A sociologist, Marlene Stepanski, is contracted to conduct a series of
focus groups for a private foundation. The foundation does not want its
name associated with the research because the foundation's research
director believes the focus groups participants would not be honest in
their discussions if they know the sponsor.
1. Does the researcher have the right to withhold the
name of the sponsor?
2. Is this a form of deceptive research?
3. What should the sociologist do if a participant
asks who is sponsoring the research?
4. Should Marlene have accepted the funding knowing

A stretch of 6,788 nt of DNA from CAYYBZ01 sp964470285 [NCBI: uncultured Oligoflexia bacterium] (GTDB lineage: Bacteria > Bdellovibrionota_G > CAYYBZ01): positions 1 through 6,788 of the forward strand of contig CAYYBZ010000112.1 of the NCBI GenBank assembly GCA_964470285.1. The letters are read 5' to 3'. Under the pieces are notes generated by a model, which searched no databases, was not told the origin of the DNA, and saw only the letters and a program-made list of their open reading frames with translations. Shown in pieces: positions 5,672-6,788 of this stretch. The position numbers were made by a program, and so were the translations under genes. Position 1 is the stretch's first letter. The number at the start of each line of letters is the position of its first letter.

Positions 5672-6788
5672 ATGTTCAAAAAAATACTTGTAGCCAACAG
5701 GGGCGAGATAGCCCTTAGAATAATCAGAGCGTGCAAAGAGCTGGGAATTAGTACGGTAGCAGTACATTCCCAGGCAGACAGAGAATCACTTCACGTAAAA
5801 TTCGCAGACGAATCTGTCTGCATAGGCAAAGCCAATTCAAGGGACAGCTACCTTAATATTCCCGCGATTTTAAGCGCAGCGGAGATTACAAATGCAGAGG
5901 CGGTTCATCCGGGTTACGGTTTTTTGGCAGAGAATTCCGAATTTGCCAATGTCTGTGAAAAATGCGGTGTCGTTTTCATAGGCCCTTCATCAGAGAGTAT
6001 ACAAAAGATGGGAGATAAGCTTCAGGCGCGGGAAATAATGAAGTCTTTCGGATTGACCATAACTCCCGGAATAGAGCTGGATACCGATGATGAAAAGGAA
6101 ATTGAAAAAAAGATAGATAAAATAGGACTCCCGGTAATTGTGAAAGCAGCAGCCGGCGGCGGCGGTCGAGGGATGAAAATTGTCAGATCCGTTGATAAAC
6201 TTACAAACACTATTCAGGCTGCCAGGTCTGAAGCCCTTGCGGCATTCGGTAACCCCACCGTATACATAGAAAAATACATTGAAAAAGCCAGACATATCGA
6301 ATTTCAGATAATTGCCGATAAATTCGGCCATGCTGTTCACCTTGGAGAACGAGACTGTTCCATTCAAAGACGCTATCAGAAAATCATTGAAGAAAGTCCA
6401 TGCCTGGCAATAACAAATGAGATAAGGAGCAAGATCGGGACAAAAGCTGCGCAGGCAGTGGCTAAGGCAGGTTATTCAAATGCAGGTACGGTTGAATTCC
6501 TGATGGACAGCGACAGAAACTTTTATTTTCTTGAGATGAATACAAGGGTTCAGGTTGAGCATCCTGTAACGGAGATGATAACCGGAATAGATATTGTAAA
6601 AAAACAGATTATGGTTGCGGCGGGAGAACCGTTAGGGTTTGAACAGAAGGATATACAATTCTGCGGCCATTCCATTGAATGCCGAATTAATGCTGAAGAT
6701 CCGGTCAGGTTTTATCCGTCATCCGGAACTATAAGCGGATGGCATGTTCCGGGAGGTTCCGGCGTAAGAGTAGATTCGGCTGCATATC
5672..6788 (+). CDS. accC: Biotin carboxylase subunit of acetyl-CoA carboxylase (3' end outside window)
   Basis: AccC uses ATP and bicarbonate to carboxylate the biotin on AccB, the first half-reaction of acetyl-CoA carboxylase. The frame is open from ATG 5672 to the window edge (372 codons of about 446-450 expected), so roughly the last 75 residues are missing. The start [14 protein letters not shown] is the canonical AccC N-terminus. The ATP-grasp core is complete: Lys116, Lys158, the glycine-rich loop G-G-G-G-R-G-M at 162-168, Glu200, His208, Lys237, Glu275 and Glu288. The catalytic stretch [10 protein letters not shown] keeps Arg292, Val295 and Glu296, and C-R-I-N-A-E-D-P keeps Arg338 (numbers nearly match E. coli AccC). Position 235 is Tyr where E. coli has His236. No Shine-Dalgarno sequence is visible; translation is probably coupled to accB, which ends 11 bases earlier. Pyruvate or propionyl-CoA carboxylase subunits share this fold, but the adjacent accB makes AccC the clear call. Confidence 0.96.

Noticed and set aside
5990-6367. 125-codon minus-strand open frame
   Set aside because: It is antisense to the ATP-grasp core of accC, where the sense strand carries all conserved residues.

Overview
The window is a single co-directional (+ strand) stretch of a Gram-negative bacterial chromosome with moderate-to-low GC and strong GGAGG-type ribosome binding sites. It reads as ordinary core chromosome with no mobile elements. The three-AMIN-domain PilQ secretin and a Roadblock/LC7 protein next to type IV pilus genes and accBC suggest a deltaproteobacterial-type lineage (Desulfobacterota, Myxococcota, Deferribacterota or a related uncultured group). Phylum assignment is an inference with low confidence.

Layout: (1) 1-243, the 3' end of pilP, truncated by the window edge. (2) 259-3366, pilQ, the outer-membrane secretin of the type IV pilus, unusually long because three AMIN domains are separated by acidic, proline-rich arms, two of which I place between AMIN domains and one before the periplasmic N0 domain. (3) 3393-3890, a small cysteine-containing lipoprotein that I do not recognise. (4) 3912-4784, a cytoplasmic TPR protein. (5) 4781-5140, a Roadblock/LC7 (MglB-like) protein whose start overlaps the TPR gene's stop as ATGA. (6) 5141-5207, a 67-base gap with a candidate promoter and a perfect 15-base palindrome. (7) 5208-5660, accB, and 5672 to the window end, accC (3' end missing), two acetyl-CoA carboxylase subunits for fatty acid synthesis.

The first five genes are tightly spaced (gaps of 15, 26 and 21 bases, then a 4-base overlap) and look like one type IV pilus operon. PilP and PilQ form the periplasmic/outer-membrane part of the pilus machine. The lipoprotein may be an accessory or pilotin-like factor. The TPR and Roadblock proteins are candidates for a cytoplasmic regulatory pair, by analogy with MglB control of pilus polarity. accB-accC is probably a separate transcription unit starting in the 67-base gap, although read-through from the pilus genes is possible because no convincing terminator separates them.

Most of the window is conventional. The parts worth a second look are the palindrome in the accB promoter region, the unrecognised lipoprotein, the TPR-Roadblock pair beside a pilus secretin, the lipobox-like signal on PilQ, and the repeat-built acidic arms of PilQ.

that she could not reveal the sponsor?
Reflect on the above questions and form your
own answers before clicking the Discussion
key to review the commentary provided with this case.
There are a number of issues here. First, it is not necessarily a
violation of the code if the name of the sponsor is withheld during the
study. However, there should be some provision made to inform the
participants either at the end of the focus group or the end of the
project. Similarly, it is Marlene's responsibility to clarify the
possible ethical issue prior to starting the research and if the
research violates the code, she is expected not to do it. In both
cases, the code states that checking with an IRB or similar body would
help clarify the issues.